The idea of Hilary Clinton becoming the first woman President of the US has been hailed by some establishment feminists as being a progressive development, a symbol of what can be achieved. The idea that more women holding senior roles and becoming wealthy will benefit women generally needs further scrutiny.
Taking a closer look at Hilary Clinton, we can see that many of her policies are not in the interest of working class women. Clinton is not advocating for a $15 minimum wage despite the mass movement that has emerged around this demand, she is simply restricting her demand to the more minimal $12 an hour.
As most low wage workers are women, a $15 minimum wage will improve the lives of some of the most vulnerable women. However, there is a group that would desire a lower minimum wage – those owners of business, who do not want to reduce their personal profits in order to pay workers reasonable, living wages.
We know that Clinton associates with big business, firstly by looking at the list of her campaign donors and due to the fact of her having been on the board of Walmart, a notoriously anti-union, minimum wage paying company that has a majority of female workers. This begs the question, who does Hilary stand with, working class women or her elite class? The answer has proven to be the latter.
This links in with idea that women need to “Lean in” in the workplace. This idea grew out of the book “Lean In: Women, Work and the Will to Lead” by Sheryl Sandberg, the CEO of Facebook. The book claims to show women the way to success in the workplace but in fact serves essentially as a handbook for corporatism and individualism that encourages women to make themselves more useful to the market. The “Lean in” concept is about creating networks of elite women supporting elite women.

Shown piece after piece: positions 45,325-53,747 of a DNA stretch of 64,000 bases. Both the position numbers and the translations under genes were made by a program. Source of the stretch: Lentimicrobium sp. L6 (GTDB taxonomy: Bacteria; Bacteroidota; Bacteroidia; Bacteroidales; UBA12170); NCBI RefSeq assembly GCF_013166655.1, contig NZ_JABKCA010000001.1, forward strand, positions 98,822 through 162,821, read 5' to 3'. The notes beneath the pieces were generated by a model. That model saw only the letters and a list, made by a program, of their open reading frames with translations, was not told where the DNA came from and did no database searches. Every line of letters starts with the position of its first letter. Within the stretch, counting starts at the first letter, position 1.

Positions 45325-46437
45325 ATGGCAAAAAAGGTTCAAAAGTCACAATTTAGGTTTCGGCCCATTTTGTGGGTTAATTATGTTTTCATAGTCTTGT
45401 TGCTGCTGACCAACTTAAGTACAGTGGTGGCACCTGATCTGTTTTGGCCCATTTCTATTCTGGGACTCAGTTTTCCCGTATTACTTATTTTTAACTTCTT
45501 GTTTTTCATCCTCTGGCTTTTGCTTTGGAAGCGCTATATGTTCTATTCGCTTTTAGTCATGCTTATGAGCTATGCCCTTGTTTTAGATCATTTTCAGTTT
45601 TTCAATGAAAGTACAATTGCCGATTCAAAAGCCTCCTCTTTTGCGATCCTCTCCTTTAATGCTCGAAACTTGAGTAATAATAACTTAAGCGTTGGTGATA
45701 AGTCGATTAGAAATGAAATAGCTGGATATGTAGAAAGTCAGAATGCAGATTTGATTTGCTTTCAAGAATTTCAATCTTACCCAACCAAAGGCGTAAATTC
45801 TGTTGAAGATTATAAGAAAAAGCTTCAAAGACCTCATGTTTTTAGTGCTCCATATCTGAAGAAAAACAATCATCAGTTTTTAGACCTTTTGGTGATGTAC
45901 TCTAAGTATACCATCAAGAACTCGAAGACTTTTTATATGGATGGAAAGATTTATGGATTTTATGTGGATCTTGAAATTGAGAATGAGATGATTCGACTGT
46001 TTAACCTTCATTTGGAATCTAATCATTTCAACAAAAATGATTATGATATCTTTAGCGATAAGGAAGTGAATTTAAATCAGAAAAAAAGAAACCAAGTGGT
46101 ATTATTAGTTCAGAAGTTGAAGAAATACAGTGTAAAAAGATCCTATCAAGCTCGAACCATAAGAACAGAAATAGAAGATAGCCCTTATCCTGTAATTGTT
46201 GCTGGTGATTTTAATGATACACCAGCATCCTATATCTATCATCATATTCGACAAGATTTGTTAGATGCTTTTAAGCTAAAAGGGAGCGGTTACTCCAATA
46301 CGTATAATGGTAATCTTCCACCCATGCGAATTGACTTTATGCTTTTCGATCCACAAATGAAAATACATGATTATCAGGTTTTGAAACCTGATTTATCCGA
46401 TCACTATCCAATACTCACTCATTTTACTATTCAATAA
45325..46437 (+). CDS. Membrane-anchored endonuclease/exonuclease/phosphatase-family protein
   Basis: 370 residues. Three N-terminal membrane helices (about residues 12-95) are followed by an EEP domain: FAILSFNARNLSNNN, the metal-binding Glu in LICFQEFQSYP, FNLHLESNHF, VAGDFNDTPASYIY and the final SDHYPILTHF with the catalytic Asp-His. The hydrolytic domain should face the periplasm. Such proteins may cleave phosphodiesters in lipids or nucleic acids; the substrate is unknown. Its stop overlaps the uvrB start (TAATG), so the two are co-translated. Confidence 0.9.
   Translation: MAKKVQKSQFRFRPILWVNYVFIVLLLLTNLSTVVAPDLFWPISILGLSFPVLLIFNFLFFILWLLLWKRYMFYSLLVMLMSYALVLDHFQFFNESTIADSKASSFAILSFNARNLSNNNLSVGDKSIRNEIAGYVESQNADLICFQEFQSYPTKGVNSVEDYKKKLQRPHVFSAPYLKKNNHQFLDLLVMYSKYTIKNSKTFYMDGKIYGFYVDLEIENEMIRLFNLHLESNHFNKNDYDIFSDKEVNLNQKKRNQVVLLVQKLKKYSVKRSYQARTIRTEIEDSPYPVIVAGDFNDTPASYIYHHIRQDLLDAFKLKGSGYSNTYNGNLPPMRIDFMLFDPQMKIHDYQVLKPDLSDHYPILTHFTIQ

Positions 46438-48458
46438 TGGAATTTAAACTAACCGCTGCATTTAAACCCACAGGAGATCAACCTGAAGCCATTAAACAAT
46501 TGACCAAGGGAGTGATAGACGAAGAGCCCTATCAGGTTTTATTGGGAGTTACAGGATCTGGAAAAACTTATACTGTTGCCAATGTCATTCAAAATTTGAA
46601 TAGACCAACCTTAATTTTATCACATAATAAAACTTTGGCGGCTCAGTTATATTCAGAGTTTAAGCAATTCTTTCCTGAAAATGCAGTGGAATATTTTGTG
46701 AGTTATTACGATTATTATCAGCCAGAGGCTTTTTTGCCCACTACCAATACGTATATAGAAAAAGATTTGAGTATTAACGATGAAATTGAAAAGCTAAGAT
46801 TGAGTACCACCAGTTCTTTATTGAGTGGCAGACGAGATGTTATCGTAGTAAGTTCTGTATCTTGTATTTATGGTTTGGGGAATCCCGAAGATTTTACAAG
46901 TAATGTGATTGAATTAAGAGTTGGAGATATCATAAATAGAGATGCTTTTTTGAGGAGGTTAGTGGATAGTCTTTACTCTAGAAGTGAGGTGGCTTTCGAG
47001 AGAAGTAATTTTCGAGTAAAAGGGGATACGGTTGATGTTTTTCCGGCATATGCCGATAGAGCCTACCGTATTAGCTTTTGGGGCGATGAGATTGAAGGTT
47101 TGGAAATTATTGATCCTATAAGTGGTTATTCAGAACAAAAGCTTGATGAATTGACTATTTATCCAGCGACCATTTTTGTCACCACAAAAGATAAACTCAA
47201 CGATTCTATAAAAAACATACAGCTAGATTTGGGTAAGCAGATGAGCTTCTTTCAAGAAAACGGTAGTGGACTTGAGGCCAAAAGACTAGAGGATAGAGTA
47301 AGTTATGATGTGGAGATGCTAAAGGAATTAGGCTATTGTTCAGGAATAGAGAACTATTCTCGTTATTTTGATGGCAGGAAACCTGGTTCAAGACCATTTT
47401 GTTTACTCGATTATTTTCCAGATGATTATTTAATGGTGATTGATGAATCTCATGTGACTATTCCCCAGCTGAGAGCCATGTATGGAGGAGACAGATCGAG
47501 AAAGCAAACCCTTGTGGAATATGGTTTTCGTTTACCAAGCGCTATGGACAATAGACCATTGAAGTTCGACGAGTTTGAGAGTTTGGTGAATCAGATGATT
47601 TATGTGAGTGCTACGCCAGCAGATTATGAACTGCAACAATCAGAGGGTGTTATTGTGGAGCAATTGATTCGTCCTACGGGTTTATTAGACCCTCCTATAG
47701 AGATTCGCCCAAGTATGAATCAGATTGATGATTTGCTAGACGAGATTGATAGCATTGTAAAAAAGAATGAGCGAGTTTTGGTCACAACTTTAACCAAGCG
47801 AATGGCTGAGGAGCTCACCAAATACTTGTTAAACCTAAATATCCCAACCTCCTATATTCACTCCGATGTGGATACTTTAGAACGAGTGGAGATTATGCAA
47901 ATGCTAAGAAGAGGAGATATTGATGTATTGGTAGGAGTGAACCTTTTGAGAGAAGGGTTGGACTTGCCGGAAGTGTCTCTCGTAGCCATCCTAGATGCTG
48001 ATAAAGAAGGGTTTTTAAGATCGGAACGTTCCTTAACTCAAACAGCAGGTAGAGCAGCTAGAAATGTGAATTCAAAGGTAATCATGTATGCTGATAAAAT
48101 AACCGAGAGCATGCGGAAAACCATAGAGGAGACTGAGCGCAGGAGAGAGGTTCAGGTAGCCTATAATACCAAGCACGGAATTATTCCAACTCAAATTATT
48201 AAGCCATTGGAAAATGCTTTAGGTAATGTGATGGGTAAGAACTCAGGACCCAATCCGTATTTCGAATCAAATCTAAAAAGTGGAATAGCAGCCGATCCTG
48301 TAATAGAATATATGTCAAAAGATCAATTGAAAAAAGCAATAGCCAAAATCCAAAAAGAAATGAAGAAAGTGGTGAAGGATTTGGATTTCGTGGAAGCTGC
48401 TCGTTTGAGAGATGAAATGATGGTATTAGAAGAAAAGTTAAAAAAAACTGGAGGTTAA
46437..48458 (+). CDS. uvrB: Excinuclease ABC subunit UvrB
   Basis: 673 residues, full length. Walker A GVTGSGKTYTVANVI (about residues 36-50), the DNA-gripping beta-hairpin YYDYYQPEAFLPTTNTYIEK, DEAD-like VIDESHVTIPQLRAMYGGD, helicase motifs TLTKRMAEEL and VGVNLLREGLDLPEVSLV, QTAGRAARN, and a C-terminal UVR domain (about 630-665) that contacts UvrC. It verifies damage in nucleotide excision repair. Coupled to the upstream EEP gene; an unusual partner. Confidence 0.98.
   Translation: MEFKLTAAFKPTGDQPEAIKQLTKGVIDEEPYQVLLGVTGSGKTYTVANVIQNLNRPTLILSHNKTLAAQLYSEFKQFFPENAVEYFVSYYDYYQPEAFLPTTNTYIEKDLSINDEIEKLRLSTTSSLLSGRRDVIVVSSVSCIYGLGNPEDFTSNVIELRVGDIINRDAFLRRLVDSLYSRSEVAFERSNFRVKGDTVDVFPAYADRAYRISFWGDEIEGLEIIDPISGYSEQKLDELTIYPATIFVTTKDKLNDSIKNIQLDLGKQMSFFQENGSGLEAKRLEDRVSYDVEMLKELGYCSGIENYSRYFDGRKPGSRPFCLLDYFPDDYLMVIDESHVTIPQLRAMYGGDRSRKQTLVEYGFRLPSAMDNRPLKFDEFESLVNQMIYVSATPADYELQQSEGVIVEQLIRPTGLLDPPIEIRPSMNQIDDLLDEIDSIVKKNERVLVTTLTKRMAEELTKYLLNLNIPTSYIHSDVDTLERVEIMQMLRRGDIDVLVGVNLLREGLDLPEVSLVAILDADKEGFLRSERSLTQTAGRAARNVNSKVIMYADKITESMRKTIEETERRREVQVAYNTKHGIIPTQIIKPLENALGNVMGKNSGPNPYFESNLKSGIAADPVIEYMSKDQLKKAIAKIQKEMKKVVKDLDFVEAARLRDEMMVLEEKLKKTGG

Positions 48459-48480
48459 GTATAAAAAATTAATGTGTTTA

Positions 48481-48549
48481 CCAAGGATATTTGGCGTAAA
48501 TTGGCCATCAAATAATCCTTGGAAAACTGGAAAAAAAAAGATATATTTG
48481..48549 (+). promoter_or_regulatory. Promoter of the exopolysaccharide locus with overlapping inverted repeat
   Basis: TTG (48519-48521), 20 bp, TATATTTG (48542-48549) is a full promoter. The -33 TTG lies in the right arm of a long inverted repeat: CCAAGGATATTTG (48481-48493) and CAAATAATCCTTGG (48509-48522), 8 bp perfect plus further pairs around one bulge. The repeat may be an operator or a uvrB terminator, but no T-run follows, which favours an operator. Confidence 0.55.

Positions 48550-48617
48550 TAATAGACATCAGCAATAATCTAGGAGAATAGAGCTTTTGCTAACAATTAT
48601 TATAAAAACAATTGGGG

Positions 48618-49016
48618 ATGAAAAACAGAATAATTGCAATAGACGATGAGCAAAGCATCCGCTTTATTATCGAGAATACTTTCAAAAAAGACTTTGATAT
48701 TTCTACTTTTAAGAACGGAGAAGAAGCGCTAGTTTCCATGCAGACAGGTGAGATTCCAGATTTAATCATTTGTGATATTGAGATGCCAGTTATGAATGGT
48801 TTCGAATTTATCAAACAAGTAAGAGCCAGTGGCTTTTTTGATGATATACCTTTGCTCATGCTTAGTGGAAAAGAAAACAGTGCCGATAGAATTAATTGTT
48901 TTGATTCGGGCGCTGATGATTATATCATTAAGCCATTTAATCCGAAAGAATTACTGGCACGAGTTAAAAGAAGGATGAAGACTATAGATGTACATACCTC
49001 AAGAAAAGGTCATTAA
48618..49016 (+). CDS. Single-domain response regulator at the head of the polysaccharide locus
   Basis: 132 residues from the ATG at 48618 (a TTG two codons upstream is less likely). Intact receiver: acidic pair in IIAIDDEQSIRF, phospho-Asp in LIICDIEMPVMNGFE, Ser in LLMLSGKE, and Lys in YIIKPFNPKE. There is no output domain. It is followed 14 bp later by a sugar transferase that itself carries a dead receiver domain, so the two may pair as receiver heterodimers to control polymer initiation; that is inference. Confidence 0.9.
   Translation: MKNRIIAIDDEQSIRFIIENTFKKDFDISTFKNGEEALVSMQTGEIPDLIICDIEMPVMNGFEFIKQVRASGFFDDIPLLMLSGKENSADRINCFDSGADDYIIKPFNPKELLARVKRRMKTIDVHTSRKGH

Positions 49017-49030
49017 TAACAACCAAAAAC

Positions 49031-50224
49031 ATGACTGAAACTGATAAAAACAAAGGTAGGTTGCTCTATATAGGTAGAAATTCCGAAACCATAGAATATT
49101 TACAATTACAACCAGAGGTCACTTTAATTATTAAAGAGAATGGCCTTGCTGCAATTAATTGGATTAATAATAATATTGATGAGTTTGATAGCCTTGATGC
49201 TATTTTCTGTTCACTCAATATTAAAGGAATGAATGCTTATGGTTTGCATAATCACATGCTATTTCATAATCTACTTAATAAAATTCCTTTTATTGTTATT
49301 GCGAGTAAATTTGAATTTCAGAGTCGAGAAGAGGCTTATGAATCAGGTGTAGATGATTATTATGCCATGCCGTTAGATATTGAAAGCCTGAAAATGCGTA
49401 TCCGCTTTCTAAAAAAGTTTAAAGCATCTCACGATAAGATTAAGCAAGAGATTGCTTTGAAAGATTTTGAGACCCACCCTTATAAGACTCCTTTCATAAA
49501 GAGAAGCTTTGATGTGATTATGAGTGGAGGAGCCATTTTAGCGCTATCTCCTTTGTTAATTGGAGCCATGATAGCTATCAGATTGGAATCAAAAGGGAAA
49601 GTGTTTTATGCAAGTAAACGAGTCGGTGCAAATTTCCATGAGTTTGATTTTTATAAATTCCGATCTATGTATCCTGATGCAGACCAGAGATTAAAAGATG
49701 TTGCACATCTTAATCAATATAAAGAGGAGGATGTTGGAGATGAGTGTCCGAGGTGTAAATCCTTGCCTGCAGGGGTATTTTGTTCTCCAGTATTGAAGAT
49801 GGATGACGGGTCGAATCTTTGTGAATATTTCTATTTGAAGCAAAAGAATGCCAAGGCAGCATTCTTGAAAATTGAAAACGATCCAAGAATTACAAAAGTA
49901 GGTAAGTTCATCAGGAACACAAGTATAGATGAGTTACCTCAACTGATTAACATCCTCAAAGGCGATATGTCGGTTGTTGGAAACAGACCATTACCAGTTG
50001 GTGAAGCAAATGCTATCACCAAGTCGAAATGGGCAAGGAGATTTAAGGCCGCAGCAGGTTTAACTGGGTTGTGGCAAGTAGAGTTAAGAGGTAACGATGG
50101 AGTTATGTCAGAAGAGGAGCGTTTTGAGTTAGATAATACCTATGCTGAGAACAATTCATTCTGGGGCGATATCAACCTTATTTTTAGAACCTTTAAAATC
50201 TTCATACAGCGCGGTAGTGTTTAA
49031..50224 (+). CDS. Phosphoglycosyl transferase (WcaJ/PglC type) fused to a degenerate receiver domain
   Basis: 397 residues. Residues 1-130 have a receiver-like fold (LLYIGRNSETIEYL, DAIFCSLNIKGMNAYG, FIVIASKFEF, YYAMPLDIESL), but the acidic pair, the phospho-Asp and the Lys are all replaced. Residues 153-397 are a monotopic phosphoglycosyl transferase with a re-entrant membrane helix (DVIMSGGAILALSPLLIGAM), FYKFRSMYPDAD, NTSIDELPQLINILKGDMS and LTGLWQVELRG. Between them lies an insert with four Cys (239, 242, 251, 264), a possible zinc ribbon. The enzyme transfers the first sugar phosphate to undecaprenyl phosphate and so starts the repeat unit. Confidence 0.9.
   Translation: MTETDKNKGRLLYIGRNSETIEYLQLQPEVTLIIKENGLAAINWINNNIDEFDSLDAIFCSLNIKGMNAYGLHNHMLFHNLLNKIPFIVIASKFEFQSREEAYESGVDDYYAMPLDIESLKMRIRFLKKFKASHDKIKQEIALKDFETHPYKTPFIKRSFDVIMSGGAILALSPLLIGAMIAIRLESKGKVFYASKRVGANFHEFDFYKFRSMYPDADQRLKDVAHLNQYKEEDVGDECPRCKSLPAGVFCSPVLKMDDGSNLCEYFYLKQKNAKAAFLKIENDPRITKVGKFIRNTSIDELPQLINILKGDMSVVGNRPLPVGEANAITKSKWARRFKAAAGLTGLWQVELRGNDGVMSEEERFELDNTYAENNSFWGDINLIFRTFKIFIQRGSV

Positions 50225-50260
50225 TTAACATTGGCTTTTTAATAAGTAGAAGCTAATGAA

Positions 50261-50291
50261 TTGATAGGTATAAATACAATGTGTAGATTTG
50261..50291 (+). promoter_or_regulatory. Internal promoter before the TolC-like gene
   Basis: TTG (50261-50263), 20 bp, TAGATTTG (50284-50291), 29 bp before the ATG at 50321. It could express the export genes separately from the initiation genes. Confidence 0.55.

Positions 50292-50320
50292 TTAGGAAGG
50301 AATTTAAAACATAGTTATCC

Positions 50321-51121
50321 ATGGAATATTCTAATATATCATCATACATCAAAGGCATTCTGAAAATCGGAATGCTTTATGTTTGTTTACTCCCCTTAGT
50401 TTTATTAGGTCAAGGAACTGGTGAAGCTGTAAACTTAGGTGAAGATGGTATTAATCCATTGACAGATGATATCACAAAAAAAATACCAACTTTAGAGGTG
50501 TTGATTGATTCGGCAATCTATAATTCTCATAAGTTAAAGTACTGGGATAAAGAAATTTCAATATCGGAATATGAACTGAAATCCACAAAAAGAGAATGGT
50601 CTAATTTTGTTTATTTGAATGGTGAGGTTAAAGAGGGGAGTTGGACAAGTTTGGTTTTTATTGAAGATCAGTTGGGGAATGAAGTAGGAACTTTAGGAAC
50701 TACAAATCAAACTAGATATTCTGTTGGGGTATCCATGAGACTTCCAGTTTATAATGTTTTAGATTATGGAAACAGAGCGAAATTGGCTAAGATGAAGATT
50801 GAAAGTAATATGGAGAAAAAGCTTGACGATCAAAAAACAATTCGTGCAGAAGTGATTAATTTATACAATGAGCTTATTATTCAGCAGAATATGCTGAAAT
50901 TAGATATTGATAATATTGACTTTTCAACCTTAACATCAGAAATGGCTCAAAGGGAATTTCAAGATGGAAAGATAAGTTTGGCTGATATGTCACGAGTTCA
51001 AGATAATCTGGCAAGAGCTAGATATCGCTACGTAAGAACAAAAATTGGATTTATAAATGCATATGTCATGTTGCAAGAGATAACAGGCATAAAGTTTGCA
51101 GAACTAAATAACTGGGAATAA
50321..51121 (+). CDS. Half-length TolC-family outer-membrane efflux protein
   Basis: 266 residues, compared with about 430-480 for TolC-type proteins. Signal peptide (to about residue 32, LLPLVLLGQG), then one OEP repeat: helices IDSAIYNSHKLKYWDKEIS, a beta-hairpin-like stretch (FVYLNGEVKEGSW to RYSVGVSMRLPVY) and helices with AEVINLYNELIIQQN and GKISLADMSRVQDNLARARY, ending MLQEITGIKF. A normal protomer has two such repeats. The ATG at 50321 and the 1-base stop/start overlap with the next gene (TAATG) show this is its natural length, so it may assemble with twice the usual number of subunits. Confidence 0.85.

Bringing the issue closer to home, we have seen women TDs from the parties of the capitalist establishment repeatedly let down the majority of women in Ireland. Joan Burton, former Tánaiste, cut the Lone Parent Allowance, a cut that disproportionally hurts women. She, with the rest of the Labour party, voted against a bill calling for a referendum on the 8th amendment. It is clear that simply having more women in a powerful position achieves nothing for women as a whole if those women subscribe to elitist values that support the status quo and maintain inequality.
Two new ministers in the new minority government who have developed a reputation for fighting for women’s rights and progressive social issues in the past are Catherine Zappone and Tánaiste Frances Fitzgerald. The latter was a leading light in the Council for the Status of Women before becoming a Fine Gael TD in the early 1990s. However, they are now both part of a government that is seeking to pass the issue of the 8th Amendment on to the obscurity of a “Citizens’ Assembly”. They are likely to vote against AAA-PBP legislation calling for a referendum on its abolition.
Getting organised is key
Since the women of Ireland have been repeatedly let down by the government and powerful institutions, such as the Catholic Church, we must look for ways to achieve equality and freedom from oppression without relying on the “good will” of elite women.
The consistent protesting, meetings and civil disobedience by pro-choice activists have kept this fight going and abortion has become a major political issue. What we can learn from this is that relying on a few good-willed rich people at the top to change things for the better for the 99% is naive, and true power comes from ordinary, everyday people deciding they want to live in a truly democratic and equitable society – a socialist one where the empowerment of the majority will mean the free development of all.